Winging It in Retirement?
Saving should be the centerpiece of any retirement plan today. But a new survey indicates that many Americans on the cusp of retiring have given little thought to the other key issues they’ll face in retirement.
A majority of older Americans recently surveyed by the American College of Financial Services, an educational organization for financial professionals, said they have set a goal for how much money to save to “live comfortably” as retirees. And, when asked to assess their own progress, they feel they’re doing a good job of it. Granted, the survey was limited to a select group of about 1,000 people over age 60, all of whom have at least $100,000 in investable assets.
But the financial risks posed by the transition away from full-time work and a regular paycheck are complex and continual – and preparing for them goes well beyond contributing to a 401(k).
Only a minority of people planning their retirement take into account these important financial issues:
- tax considerations (29 percent of older Americans have considered this factor, according to the survey);
- risks that could “undermine” their retirement (29 percent);
- the financial consequences if their spouse dies (34 percent);
- how they’ll deal with changing health and long-term care issues raised by aging (37 percent);
- what their household budget will look like (39 percent);
- the best way to withdraw income from their investments (39 percent);
- how much income their investments will produce over time (40 percent).
The results dovetail with numerous other studies also warning that Americans of all ages are poorly prepared for retirement. One analysis, by the Center for Retirement Research, which supports this blog, shows that 52 percent of all U.S. households are at risk of not having enough retirement income to maintain their pre-retirement living standards.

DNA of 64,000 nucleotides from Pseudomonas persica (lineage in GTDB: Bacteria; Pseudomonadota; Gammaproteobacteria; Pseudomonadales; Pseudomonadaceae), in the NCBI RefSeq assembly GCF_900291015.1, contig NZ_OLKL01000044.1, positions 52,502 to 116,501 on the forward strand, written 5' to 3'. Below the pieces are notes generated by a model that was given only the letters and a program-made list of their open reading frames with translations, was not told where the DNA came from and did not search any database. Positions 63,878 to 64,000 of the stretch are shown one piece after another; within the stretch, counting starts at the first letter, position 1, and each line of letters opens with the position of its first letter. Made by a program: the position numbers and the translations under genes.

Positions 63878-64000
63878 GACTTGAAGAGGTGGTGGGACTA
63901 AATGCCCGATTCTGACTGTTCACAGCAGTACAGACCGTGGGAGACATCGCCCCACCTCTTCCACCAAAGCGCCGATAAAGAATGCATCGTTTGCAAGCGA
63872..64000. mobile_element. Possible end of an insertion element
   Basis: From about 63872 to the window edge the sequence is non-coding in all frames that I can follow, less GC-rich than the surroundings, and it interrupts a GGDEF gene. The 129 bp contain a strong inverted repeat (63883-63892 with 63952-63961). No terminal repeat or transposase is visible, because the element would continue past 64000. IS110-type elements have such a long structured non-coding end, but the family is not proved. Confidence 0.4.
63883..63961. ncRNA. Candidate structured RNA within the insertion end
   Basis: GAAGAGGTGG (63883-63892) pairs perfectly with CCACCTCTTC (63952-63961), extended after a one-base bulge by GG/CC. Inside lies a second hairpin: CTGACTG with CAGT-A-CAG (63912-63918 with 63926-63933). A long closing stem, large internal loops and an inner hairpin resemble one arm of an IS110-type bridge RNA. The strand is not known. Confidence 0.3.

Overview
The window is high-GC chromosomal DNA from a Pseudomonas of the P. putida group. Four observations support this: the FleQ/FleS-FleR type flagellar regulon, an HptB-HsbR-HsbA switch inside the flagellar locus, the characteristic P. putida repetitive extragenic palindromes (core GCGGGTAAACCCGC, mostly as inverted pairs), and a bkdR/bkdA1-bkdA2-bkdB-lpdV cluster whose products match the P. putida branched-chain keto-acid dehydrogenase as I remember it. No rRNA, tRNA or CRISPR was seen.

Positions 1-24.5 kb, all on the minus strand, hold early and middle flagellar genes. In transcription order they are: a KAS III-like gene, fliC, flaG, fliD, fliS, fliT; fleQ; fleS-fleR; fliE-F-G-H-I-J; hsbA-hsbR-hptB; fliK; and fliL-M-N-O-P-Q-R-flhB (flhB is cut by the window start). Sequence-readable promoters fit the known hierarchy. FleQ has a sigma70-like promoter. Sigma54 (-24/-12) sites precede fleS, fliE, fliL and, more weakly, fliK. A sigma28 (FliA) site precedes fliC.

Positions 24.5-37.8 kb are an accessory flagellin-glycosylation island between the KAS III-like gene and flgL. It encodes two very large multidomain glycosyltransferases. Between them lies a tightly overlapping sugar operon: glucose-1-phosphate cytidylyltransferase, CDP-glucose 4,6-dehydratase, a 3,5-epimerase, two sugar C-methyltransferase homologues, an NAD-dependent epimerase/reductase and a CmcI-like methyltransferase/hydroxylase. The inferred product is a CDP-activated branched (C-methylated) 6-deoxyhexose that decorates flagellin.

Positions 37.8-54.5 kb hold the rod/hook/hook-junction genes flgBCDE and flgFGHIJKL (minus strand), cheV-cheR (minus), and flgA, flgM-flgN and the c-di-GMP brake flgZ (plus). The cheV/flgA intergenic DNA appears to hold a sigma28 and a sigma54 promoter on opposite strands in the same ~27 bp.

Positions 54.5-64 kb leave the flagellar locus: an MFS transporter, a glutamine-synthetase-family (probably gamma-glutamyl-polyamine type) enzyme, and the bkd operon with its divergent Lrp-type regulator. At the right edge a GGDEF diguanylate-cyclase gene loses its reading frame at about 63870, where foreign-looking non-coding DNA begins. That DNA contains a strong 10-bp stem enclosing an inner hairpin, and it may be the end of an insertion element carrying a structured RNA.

Retirement – it’s too important to be winging it.
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I am facing the consequences of lack of preparation now. After scrimping and saving her whole life, my mom got carried away in retirement by having a pension, an inheritance, and a small 457. A motor home, two home renovations, and a new car have eaten up all the savings. She's run out of money that would now be very useful for her day-to-day living. Lack of planning in retirement results in very uncomfortable requests to children for money.
I am comfortable in retirement, but my consideration of taxes was wrong. I was in a lower tax bracket when I had a mortgage and high property taxes. Now all I have is the standard deduction and pay taxes on pension, MRD, SS and annuity income.I am NOT complaining, happy to have the income and no debt. LTCI and adequate life insurance are in place. Caveat: My career was financial services.
Dear Daniel and Paul - Thank you so much for being willing to share your personal experiences with retirement. I'm sure there are many readers who will learn from /relate to these issues. Sincerely, Kim (blog writer)